Bonjour mes amis! I am still here, despite what you have NOT heard from me in the last week or two. I have put down my tour guide umbrella and put on my tourist fanny pack for a lovely visit to Budapest and Milan. As in Paris, spring is knocking but has not yet put down her bags. The trees have buds but few leaves and we are still zipping up our coats. The fruit trees are resplendent, though, and the forsythia is ablaze. I am loathe to miss the wild flowers in Texas this year, which promise to be especially knock-out due to the wet winter and spring, so I will be consoling myself with lots of fresh flowers from my market.

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But now, back to Paris!

I have been fortunate to dine at the elegant Jules Verne several times, but had not been there in over a year. When my mother and niece were with us we thought it would be the perfect time to revisit the amazing Eiffel Tower restaurant and share it with them. This Alain Ducasse restaurant is located on the second platform of the tower, and is accessed by a private elevator.

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When the elevator doors open into the restaurant, you are led to your table by waiters who make you feel as though you were royalty. The tables are close together but not crowded, and the atmosphere is subdued elegance.

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The white dome in front of my mom is about to be flipped over to become a charger. The geometric pattern is repeated on the ceiling.

The food is every bit as good as one would expect from a Michelin starred restaurant (which it is).

who could resist this little beauty from the bread basket?

who could resist this little beauty from the bread basket?

soup starter- I think it was lobster

soup starter- I think it was lobster

spring asparagus

spring asparagus with an egg

roasted lamb

roasted lamb

chocolate dessert

chocolate dessert

another dessert doused in armengac

another dessert doused in armangac

Of course, it is not so hard to find delicious food and elegant presentation in Paris. The reason people reserve weeks in advance for the Jules Verne is for the view. I neglected to take any photos from our table this time, but if I had, they would have looked much like these, which I took from the top after we ate.

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note- the triangular roof with green tarp, about one quarter from the top, is right by our apartment

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wave to the tourists

wave to the tourists

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It was a memorable lunch for all four of us. If you ever have the opportunity to dine at the JV- grab it!

Cheers to all of you.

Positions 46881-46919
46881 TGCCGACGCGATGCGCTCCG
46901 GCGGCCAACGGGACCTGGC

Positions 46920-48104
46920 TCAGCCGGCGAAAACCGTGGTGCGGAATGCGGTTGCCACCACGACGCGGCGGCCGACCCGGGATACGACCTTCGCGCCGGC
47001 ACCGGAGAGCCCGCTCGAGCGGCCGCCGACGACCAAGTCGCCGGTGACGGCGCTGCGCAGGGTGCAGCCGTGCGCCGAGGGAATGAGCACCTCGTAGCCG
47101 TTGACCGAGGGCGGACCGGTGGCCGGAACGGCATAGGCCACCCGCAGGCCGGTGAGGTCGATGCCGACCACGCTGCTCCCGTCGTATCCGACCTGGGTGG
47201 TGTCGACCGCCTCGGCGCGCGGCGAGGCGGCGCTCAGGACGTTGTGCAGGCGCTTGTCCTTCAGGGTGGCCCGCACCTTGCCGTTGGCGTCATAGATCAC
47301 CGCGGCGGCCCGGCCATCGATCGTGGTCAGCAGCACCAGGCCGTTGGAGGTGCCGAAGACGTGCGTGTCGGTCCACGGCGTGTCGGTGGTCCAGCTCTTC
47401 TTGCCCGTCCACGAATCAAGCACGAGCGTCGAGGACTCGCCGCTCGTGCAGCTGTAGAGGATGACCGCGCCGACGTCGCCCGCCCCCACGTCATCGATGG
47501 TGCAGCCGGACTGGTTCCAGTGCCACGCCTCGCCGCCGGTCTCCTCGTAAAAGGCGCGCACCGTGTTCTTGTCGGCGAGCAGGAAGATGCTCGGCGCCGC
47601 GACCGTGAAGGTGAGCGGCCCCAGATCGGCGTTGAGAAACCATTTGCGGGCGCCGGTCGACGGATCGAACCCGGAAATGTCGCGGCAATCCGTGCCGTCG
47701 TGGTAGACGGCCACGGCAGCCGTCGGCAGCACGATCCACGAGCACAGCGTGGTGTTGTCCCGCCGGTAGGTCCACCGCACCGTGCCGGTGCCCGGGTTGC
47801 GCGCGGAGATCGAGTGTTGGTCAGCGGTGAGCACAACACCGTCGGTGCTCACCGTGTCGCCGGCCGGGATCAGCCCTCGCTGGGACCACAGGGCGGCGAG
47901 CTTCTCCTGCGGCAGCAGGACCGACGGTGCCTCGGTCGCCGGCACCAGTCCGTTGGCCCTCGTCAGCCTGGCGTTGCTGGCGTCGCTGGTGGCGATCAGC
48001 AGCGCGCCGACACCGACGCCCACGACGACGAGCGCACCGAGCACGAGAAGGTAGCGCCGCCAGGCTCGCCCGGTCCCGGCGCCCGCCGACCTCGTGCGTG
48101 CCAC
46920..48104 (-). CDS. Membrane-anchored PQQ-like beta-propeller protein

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Filed under dining with a view, Eiffel Tower, Jules Verne, Paris dining

Fresh Eyes On Paris

My mom has returned to visit and this time she brought my niece, who is fifteen years old and making her first trip out of the country. It has been such fun seeing Paris through her eyes. I hope she never forgets this trip with her grandmother and her aunt and uncle. I am already planning to visit her when she does her junior semester here in six or so years!

The day they arrived we walked down to the Grand Palais to see if there were any interesting “fashion types” entering the building for the Shiatzy Chen fashion show.

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Yep, there were a few.

The next day we spent the morning close to home, shopping at the Wilson market, and enjoying the fashion museum and the Museum of Modern Art. The fashion museum is featuring the French designer Lanvin in a new exhibit that is absolutely wonderful. Don’t miss it if you are in the neighborhood.

I can't resist taking pictures of these gorgeous color blasts.

I can’t resist taking pictures of these gorgeous Delaunay color blasts at the Modern Art Museum.

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Can you see the river sparkling out there?

 

In addition to a stellar collection of art, the Paris Museum of Modern Art also boasts a pretty fabulous view of the Eiffel Tower.

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That afternoon the sky was so blue that we had no choice but to walk around Montmartre.

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my mama and my niece

my mama and my niece

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We were pretty tired at the end of the day, but not too tired to take a bus five stops to Le Bon Georges, where we were greeted warmly and fed a tasty meal, indeed.

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melt in your mouth sole meuniere

melt in your mouth sole meuniere

And then we went home and fell into bed.

The End.

 

 

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Filed under art, Eiffel Tower, fashion, Montmartre, Musee d' Art Moderne, Palais Galliera, Paris, Paris dining, Paris Fashion Week, Sacre-Coeur, Uncategorized

Les Papilles and Lazare- Two Good Meals In Paris

The restaurant selection in Paris can be mind-boggling. I often think to myself, as I walk by places that I would like to try, that I could eat out twice a day for the next ten years and not come close to hitting all of them. We do make an effort to try new places, but sometimes it’s nice to go back to the “tried and true”.

Several weeks ago, after out field trip to Bercy, Mark and I popped by Lazare in hopes of getting lunch without a reservation. Located in the St. Lazare train station, Lazare is a spacious and light-filled restaurant with a three-star chef, Eric Frechon. We had eaten dinner there once before but did not know whether we could get in for lunch, or even if they would be open for lunch. They were, and we did, and it was lovely. Sunday lunch is a set menu and that day it was smoked salmon and leeks vinaigrette for starters, a beef dish similar to pot roast with potatoes, and cherry clafoutis and tart tatin for dessert.

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From my seat I had a bird’s-eye view into the open kitchen.